Recipe courtesy of Heather Ramsdell

Upside-Down Pear Cranberry Tart

I like this dessert because I like most upside-down things. This rustic tart with a circle of pears gets its origins from the French apple tart Tatin, and can be a beautiful alternative to classic American apple pie. This dessert feels more like cooking than baking; you don't even need a pie tin. And if you feel like it, you can just use premade dough. P.S. Caramel is not as scary as it's made out to be, as long as you don't touch it.
  • Level: Intermediate
  • Total: 2 hr 5 min
  • Prep: 30 min
  • Inactive: 40 min
  • Cook: 55 min
  • Yield: One 9-inch pie
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2 1/2 pounds (about 5) hard Anjou or Bosc pears, peeled, cored and quartered

1/4 teaspoon freshly grated nutmeg

Juice from 1 lemon (2 to 3 tablespoons)

6 tablespoons unsalted butter

1/2 teaspoon salt

2/3 cups granulated sugar

1 teaspoon pure vanilla extract

1/2 cup dried cranberries

2 tablespoons finely chopped crystalized ginger

All-purpose flour, for dusting

1 Pie Crust, recipe follows, or 2 refrigerated store-bought crusts, rolled together

Creme fraiche, for serving, optional

Pie Crust:

1 1/4 cups all-purpose flour

1 tablespoon sugar

1 teaspoon salt

1 stick cold butter, cut into 1/2-inch chunks

4 to 5 tablespoons ice water


  1. Preheat the oven to 375 degrees F. Toss the pears, nutmeg and half of the lemon juice together in a bowl. 
  2. Melt the butter with the remaining lemon juice, the salt and 3 tablespoons water in a heavy ovenproof 10-inch skillet over medium-high heat. Sprinkle the sugar into the skillet and stir to combine. Cook the mixture without stirring, letting it foam and bubble; the butter will separate, which is OK. Watch the mixture carefully while it cooks because once the water evaporates and the sugar begins to change color, things happen quickly. When it becomes the color of light brown sugar, about 10 minutes, remove it from the heat. Stir in the vanilla. 
  3. Being careful not to burn yourself, sprinkle the cranberries and ginger into the caramel. Arrange the pears in the skillet round side-down in concentric circles as nicely as you can, fitting in as many pears as possible.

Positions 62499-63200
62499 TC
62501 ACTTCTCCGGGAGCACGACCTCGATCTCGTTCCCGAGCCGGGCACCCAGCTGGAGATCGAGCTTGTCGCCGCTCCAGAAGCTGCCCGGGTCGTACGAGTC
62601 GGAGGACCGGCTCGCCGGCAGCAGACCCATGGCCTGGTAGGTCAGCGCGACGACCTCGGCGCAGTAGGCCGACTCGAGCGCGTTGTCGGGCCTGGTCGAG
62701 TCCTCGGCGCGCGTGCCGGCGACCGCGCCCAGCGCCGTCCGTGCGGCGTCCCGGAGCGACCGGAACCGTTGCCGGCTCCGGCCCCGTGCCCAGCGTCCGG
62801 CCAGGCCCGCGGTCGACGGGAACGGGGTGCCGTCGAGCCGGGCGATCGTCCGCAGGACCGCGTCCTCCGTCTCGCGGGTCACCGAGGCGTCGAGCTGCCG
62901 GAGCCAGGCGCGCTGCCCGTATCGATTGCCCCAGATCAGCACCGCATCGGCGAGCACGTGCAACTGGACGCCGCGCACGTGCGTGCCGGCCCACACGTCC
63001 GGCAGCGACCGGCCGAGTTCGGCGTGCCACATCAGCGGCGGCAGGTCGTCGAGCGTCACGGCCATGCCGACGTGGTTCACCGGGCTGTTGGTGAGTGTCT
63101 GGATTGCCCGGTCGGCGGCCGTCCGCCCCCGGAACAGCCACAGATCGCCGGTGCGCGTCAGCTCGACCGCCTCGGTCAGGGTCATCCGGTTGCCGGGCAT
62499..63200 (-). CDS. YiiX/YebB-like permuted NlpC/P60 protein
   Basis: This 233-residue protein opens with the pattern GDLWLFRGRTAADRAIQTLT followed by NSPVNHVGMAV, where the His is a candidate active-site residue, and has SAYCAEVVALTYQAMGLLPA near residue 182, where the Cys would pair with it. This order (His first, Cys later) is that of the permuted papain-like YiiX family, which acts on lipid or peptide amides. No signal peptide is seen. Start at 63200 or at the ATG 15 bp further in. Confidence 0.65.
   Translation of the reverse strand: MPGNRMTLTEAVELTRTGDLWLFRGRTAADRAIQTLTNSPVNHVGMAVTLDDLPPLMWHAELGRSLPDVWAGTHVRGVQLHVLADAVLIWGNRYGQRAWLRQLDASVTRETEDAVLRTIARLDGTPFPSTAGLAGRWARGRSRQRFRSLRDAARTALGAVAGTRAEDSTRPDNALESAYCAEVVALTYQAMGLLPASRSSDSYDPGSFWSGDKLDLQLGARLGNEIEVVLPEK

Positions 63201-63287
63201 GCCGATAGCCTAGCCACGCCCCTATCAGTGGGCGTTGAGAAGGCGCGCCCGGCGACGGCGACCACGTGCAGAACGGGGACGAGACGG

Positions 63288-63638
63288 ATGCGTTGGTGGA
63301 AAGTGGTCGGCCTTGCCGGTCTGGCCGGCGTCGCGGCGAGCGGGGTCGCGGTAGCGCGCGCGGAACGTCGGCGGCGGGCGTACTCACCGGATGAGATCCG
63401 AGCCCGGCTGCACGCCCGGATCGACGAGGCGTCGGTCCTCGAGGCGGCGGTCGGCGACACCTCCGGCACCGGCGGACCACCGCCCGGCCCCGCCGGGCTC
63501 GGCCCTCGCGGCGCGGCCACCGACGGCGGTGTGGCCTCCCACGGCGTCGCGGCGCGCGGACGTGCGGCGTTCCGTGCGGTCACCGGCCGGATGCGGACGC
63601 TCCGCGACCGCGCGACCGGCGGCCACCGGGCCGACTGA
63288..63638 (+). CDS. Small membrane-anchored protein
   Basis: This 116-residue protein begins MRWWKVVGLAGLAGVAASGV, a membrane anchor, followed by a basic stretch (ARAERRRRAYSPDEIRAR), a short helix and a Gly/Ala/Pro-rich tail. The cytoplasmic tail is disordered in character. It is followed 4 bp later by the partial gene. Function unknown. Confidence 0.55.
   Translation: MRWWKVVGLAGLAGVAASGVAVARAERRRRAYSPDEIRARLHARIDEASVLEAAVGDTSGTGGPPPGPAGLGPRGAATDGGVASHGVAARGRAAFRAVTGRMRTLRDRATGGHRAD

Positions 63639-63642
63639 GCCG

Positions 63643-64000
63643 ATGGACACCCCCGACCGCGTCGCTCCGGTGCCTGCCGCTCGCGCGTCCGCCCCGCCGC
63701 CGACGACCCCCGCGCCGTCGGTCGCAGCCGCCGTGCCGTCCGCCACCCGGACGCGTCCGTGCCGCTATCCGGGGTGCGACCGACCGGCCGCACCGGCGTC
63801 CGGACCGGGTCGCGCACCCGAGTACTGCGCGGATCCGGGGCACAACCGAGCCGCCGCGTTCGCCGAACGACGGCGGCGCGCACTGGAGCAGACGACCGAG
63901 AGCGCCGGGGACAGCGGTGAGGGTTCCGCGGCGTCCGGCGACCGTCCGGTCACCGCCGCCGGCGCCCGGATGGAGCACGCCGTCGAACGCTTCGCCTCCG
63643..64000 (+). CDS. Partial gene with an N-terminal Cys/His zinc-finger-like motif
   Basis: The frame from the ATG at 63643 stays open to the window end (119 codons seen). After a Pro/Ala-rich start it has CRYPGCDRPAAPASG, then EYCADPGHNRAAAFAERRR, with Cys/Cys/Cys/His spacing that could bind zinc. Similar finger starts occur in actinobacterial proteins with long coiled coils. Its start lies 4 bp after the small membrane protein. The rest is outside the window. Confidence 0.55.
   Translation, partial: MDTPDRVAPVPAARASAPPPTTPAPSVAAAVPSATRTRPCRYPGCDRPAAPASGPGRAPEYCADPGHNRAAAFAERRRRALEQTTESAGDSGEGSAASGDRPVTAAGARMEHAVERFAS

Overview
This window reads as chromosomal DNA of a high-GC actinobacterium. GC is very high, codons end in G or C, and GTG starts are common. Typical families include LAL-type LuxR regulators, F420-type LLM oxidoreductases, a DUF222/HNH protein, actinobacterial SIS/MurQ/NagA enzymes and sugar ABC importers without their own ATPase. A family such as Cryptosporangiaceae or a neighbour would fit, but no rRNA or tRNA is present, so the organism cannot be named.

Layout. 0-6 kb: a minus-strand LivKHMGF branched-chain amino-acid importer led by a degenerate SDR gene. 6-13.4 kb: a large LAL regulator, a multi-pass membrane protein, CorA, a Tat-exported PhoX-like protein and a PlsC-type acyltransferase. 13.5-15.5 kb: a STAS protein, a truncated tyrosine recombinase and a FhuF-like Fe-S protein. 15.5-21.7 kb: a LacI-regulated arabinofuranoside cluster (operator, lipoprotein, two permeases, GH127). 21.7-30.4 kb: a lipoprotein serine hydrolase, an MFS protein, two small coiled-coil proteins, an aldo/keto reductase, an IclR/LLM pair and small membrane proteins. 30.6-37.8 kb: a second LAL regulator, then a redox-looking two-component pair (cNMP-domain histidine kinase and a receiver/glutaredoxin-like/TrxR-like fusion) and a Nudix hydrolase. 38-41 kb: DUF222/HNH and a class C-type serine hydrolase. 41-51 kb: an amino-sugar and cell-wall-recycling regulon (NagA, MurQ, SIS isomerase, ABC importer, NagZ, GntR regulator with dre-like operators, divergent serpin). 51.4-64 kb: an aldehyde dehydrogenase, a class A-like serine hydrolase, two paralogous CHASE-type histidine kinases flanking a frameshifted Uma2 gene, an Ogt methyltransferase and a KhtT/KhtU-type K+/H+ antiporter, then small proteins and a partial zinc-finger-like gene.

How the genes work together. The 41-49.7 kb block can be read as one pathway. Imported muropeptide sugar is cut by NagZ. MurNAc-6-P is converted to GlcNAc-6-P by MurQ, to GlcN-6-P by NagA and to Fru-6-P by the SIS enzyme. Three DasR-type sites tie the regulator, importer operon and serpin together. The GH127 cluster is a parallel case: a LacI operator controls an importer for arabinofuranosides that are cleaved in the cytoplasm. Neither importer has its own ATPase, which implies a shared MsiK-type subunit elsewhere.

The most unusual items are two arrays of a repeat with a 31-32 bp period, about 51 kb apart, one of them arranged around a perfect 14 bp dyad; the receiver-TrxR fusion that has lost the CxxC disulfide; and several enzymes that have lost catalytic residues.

4. Return the skillet to the burner over medium heat and cook until the pears start to soften when you poke them with a knife, 10 to 15 minutes. 
  5. While your pears cook, roll out your Pie Crust on a flour-dusted surface to an 11-inch circle. Cover the crust with plastic wrap and refrigerate until ready to use. 
  6. Lay the crust over the pears, tucking it in around the edge of the skillet with a wooden spoon. Bake until the crust is golden brown and firm to the touch, about 30 minutes. 
  7. Allow the tart to cool until you can handle it, about 10 minutes. Put a plate on top of the tart using heatproof pads and flip it over so the pears are on top. Slice and serve warm with creme fraiche, if using. 

Pie Crust:

  1. Combine the flour, sugar, salt and butter in a food processor and pulse until the butter is evenly distributed but still visible in chunks. While pulsing, add the ice water 1 tablespoon at a time until the dough is just wet enough to hold together when pinched between your fingers. Turn the dough out onto a piece of plastic wrap, form into a disc and refrigerate for 30 minutes or up to 24 hours.

Cook’s Note

This tart tastes great served warm but if you decide to serve it chilled, turn it out and chill it without the pan. The tart will release lots of liquid, but I found that later it will re-absorb it. Stop cooking the caramel when it turns the color of light tea. Once it begins to change color, that means it's cooking fast. If you want it to stop the cooking, take it off the stove and put a big metal spoon in it.

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